One of the basic principles of ergonomics is to work in neutral. This means making sure your body remains under minimal stress for the task at hand by keeping it aligned and balanced while at a desk or workstation—whether it’s typing on a keyboard, assembling electronic modules, performing lab experiments, or any work that requires a horizontal surface.
Proper placement of tools and materials for the job helps maintain balance and alignment. When it comes to achieving proper range of motion for hands and arms, a “workzone” model is a useful way to organize your work area. Each zone is defined by the extent of bodily motion required to perform a specific action.
WORKZONE 1 (Primary):
While it may seem obvious, recurrent tasks and frequently used tools should be positioned within the “reach envelope” of your forearms (the right arm in the diagram). That’s the Primary Workzone shown in green on Figure 1. This means you don’t need to move your upper arm in order to perform the task. If you’re using a desktop or laptop computer, this is where a keyboard and mouse should be placed. If the task is assembling or testing an electronics or small mechanical module, the tools and parts you need most should be in the “green zone.” Typically, it’s simply a matter of rearranging your work area to move materials and tools already on the work surface into the Primary Workzone.
WORKZONE 2 (Secondary):
The Secondary Workzone (shown in yellow in Figure 1) is where materials and tools used less frequently are placed. Here, everything can be reached within the envelope defined by an outstretched arm (the left arm in Figure 1). Another example of the Secondary Workzone is an electronics assembly line where the conveyor that delivers and removes parts is located at the rear or side of the workstation as shown in Figure 2. The conveyor is within arm’s reach of the worker, who can easily remove the item and then place it back on the belt when the task is complete.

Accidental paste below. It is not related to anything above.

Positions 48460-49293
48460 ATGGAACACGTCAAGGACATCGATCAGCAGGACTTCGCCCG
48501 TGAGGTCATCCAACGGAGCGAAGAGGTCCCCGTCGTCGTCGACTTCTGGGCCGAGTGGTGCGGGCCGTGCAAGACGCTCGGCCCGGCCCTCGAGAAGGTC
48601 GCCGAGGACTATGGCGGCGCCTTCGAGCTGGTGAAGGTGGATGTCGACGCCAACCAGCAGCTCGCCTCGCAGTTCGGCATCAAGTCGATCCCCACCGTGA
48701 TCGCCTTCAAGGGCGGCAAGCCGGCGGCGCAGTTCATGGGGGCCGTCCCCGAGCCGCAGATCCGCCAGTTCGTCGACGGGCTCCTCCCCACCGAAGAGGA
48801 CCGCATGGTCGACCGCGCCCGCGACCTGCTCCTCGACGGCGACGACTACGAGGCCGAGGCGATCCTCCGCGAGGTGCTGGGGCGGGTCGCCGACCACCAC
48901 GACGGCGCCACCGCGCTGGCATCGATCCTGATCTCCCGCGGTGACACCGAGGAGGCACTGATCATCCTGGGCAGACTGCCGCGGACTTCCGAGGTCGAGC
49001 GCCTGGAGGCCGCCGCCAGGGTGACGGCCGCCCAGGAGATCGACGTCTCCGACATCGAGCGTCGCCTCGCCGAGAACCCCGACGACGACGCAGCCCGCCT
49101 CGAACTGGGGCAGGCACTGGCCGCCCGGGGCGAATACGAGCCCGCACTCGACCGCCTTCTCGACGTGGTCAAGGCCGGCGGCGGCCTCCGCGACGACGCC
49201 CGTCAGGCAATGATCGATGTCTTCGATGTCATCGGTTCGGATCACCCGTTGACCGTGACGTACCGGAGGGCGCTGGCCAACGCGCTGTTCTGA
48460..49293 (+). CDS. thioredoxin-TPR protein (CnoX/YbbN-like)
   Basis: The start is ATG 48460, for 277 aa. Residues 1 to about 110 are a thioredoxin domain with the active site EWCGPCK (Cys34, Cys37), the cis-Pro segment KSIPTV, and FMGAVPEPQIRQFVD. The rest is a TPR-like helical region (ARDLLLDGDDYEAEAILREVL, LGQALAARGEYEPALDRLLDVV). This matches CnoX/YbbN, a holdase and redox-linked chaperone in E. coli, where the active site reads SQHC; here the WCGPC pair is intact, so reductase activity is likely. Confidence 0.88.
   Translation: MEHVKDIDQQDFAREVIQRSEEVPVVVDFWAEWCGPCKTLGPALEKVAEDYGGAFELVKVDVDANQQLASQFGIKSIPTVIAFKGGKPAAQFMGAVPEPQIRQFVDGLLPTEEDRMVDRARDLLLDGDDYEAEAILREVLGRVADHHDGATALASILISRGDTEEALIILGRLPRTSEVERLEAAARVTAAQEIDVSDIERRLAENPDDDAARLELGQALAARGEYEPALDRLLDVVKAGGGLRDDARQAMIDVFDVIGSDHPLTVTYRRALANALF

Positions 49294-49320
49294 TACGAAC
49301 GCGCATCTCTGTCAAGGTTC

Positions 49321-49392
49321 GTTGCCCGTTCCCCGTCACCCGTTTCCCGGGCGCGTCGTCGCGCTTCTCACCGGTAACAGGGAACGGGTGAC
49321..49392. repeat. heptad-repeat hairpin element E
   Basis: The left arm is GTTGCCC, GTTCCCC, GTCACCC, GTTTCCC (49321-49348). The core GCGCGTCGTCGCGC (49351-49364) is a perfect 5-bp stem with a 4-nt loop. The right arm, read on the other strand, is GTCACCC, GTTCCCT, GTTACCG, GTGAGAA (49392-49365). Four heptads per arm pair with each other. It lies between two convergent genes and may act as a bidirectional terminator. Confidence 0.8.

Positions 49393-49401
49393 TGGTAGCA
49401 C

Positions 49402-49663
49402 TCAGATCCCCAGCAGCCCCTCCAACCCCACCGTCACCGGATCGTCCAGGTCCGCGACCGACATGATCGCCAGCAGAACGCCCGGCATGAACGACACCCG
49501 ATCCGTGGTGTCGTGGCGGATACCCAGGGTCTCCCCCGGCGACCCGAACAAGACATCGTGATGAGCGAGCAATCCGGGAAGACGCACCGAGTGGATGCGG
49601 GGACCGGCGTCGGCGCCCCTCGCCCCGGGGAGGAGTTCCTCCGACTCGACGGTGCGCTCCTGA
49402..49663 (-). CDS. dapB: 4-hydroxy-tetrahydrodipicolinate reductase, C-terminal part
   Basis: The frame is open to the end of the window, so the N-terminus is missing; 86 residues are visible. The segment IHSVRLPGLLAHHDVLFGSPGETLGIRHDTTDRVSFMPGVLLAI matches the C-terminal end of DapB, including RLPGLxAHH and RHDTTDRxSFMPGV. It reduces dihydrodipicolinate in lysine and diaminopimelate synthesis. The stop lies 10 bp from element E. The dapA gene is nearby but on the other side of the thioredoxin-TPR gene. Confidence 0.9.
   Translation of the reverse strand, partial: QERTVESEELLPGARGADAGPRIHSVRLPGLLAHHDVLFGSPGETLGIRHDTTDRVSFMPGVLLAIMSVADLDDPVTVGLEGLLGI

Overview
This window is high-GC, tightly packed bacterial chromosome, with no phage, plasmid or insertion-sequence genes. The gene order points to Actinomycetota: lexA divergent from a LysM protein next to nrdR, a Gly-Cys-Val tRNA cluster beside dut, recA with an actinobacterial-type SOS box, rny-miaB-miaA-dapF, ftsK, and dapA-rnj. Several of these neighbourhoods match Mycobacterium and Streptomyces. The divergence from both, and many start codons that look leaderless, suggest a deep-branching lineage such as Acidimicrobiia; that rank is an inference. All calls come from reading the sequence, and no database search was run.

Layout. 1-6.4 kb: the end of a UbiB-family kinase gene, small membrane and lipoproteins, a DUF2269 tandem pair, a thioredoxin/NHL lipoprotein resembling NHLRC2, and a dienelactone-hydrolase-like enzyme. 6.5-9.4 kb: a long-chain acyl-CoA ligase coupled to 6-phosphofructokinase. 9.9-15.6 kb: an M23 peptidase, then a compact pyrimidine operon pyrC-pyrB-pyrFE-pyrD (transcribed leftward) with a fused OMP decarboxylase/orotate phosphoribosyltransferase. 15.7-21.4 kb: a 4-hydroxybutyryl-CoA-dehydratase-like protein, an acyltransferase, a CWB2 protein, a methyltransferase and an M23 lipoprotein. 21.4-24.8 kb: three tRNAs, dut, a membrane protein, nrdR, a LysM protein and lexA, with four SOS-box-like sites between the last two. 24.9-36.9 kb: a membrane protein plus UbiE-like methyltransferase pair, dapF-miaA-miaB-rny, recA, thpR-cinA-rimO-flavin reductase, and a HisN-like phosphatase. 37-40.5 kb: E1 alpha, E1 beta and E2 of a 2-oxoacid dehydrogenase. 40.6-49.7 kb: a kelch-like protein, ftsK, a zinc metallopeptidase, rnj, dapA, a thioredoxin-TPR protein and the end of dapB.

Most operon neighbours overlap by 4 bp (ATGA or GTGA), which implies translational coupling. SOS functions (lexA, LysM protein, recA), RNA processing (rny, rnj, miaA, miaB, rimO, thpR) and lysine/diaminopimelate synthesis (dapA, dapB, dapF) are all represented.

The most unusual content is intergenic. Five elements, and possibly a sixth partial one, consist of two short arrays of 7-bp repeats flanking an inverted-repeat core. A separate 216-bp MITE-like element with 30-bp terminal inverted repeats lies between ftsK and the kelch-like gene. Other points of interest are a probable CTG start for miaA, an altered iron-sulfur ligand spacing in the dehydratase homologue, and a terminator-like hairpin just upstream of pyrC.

Workstations equipped with parts bins (shown in the Secondary Workzone of Figure 3) are another good way to properly equip the Secondary Work zone.
A computer keyboard and mouse used only occasionally may be placed in the Secondary Workzone. Workplace articulating arms for keyboards and monitors are an ideal solution for the Secondary Zone because they keep monitors, keyboards, and parts within arm’s reach. Since they are easily adjustable they also quickly accommodate different user requirements.
WORKZONE 3 (Reference):
The Reference Workzone (shown in red in Figure 1) requires additional bodily movement, which can include standing up if seated. Infrequently used items such as reference manuals or drawings can be stored here. Workplace’s wide assortment of fixed and adjustable shelving (as shown in Figure 3) is ideal for organizing documentation or the worker’s personal items.
Workplace’s extensive array of workstations and accessories include parts bins, adjustable shelving, and articulating arms that make it easy to organize the workstation layout using ergonomic principles for the task at hand. At the same time, every Workplace accessory has the flexibility to be rearranged quickly and easily for different—but still ergonomically correct— jobs.